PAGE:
Andy LaRoche: David Kohl/AP
Every year you see players who just have a hard time adjusting to life the Major Leagues and their numbers suffer in their first real action in the show. It's happened to the best of them. Hall of Famers Mike Schmidt batted .196 in 367 at bats as a rookie. Mickey Mantle slugged just .443. Reggie Jackson hit .178. All were highly touted and all fell on their faces, yet all bounced back in their sophomore seasons. Here are five players who fell well short of their billing in 2008, but have spent the entire offseason waiting for a chance to make amends in 2009.
1. Andy LaRoche, Pirates: Pittsburgh obtained Adam's little brother midway through the season and the third baseman proceeded to hit .152 in 183 plate appearances for his new club. LaRoche has dealt with injuries the last few seasons in the minors but playing everyday for the Pirates he'll have a chance to get back to the .300 hitter with 20-home run power that he was during most of his minor league career.
2. Wladimir Balentien, Mariners: Balentin has long been considered the best power prospect in Seattle's system but especially coming off a .202/.250/.342 season looked out of luck for a regular job once Ken Griffey Jr. was signed as a free agent. However he's been smoking hot in spring training and with Jeff Clement likely being sent to the minors and Griffey serving as DH, Balentein will see lots of at bats.
3. Max Scherzer, Diamondbacks: A 3.05 ERA wasn't bad at all for the fireballing righthander, but going winless in 16 starts, including seven starts was not exactly what anyone was looking for. After a bout of wildness, Scherzer has settled into the fifth spot in Arizona's rotation and should be a solid fantasy contributor, especially in strikeout leagues.
4. Kosuke Fukudome, Cubs: A member of the two-time World Baseball Classic champion Japanese team, Fukudome was hitting his customary .300 as late as June 21, but went into a tailspin the rest of the season, batting just .181 with two home runs from Aug. 1 through the end of the postseason. He underwent an intense core training program and extra hitting in the offseason to ensure that he doesn't run out of gas again.
5. Daric Barton, Athletics: The highly-touted first baseman endured a season-long slump as a rookie, batting under .200 in May, July and August (and he heven batted .194 in a short stint with Triple A Sacramento). That was a far cry from his stellar minor league numbers, that saw him post a .299 career average and .410 on-base percentage. Even with Jason Giambi and Jack Cust in the lineup, Barton will be a fantasy contributor at some point during the season.
Every fantasy team is going to have to endure injuries and having players with multi-position eligibility is invaluable. Here are the best utility-men you can have on your teams (eligibility based on 20 games last year or starting projection this season):
Mark DeRosa, Indians: His versatility showcased at the WBC, Cleveland's new starting third baseman also qualifies at second and the outfield.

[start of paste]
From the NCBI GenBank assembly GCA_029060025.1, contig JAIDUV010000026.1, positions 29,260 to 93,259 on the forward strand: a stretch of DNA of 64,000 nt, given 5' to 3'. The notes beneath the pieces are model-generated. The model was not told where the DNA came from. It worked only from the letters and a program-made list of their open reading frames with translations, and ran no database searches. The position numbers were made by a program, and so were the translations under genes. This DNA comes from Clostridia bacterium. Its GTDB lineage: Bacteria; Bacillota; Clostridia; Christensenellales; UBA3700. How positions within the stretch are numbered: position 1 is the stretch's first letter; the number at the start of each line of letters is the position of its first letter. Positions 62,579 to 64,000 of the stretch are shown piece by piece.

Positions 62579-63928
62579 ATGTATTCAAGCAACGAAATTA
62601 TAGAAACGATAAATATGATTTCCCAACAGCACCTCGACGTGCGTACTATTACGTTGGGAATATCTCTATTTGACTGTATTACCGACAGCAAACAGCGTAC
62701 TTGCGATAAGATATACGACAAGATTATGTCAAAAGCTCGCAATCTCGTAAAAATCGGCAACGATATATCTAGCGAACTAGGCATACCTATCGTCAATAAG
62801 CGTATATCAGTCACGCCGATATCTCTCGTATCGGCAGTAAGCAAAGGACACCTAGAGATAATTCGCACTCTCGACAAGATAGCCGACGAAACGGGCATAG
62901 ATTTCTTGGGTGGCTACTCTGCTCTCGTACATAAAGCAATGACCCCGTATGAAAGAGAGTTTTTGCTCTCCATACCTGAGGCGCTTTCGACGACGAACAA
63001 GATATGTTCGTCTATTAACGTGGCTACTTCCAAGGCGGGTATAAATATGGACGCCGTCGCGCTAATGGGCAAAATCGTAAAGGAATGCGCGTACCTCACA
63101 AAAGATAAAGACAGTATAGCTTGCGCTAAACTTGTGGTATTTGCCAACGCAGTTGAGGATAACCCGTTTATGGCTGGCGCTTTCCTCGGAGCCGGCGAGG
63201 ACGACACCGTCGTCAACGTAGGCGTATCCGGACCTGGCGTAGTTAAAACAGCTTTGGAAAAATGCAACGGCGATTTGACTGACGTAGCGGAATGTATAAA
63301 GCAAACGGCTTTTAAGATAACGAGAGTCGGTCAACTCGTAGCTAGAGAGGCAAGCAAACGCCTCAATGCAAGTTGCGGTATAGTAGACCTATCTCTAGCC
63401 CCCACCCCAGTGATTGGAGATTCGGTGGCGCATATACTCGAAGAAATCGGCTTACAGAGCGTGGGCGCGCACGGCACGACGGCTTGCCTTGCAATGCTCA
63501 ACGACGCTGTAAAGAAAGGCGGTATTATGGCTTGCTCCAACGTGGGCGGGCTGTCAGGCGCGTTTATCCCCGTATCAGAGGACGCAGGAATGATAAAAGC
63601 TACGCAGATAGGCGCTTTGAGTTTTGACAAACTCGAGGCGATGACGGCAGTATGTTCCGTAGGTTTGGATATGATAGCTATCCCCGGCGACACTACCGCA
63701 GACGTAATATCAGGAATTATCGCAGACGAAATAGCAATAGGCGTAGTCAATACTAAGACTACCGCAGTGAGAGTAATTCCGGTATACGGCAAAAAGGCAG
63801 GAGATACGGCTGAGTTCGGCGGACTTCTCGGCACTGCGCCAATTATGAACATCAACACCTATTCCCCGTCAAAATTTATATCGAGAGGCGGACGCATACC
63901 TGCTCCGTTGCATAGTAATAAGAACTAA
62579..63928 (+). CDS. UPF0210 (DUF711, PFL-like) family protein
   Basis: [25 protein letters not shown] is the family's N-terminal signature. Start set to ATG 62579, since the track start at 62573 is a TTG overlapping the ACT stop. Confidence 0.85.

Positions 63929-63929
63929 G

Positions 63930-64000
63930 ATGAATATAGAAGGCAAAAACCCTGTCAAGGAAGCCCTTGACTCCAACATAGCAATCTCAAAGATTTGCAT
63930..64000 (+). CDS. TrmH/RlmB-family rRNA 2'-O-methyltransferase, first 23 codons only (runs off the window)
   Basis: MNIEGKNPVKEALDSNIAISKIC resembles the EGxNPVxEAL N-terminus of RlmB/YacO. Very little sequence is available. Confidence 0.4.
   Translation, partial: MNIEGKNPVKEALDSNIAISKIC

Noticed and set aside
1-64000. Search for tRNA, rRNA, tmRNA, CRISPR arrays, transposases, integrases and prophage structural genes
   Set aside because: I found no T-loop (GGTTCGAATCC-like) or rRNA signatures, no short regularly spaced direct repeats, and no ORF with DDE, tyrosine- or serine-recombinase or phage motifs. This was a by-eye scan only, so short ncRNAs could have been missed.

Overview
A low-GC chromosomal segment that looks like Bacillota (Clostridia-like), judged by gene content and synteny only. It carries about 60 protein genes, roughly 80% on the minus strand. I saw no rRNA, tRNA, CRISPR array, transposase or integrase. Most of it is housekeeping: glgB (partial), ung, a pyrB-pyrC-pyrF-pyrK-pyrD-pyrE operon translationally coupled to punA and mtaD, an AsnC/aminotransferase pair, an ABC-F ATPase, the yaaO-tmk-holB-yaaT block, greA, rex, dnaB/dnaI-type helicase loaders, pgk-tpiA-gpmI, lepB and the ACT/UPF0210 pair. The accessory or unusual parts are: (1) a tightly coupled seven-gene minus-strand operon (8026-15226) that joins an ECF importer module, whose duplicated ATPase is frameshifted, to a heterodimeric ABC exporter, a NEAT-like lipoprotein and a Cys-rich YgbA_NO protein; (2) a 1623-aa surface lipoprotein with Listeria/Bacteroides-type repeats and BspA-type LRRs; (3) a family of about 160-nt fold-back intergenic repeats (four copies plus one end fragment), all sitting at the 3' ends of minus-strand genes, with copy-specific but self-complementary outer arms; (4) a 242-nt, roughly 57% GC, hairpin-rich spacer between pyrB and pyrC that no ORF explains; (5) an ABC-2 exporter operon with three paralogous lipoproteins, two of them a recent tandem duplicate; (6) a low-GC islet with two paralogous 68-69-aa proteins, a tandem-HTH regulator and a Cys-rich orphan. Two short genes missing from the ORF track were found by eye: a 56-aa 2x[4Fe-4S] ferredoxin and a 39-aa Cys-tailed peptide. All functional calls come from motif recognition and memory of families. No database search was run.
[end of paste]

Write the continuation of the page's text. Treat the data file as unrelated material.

Ty Wigginton, Orioles: The former second and third baseman will get a bulk of his playing time in leftfield, but also qualifies at third and could add second and first to his résumé in leagues with one or five game in-season eligibility rules.
Ryan Freel, Orioles: Coming off a torn tendon in his right hamstring that cost him the second half of 2008, the speedy Freel, 32, looks to be fully healed and will team with Wigginton giving Baltimore manager Dave Tremblay myriad lineup options at second, third and in the outfield.
Jerry Hairston Jr., Reds: A Dusty Baker favorite, the former second baseman still has speed (15 steals) and is one of the rare backup players with offensive skills and shortstop eligibility.
Carlos Guillen, Tigers: Guillen already qualifies at both corners from last season's mid-year swap of positions with Miguel Cabrera. This year he'll play everyday in left giving his owners lots of flexibility as to where to use his .290-hitting bat in their lineup.
Branch Rickey believed that it was better to get rid of a player one year too early than one year too late. These fantasy league mainstays come with tremendous credentials, but do they have anything left in the tank for the upcoming fantasy season? Here are five longtime favorites to give one last chance to and five more to let fade into the sunset.
Play 'Em Again
Ken Griffey Jr., Mariners: A return to Seattle should coax one more 20 home run season out of Junior.
Randy Johnson, Giants: The Unit has a new team laden with Cy Young Award winners and claims to feel better than he has in years.
Troy Percival, Rays: After missing the '08 postseason, he'll be ready on opening day to be the closer for the defending AL Champs.
John Smoltz, Red Sox: He won't be ready until June the earliest making him a perfect low-cost candidate to stash on your DL for a late season payoff.
Gary Sheffield, Tigers: Sheff posted his lowest slugging percentage in 15 years but like the rest of his powerful teammates is expecting a big rebound after one of the most disappointing seasons in recent AL history.
Jamie Moyer, Phillies: A hometown World series hero, at 46, Moyer will be very hard-pressed to duplicate his 16-7, 3.71 season.
Tom Glavine, Braves: Likely headed for the Hall of Fame, the soon-to-be 43-year old lefty is suffering from shoulder soreness, a problem best left for someone else to deal with.
Mike Sweeney, Mariners: With Griffey now and Jeff Clement later claiming at bats at DH, there'll be little chance that Sweeney will even get 200 at bats as a right-handed hitting DH.
Eddie Guardado, Rangers: Everyday Eddie's days as a viable fantasy players are numbered at best, especially since he stands little chance of regaining a closers job.
Cliff Floyd, Padres: In limited action last season in Tampa Bay, Floyd had credible numbers (.268, 11, 39), but even with a weak offensive team in San Diego, he won't get more than token pinch hit at bats.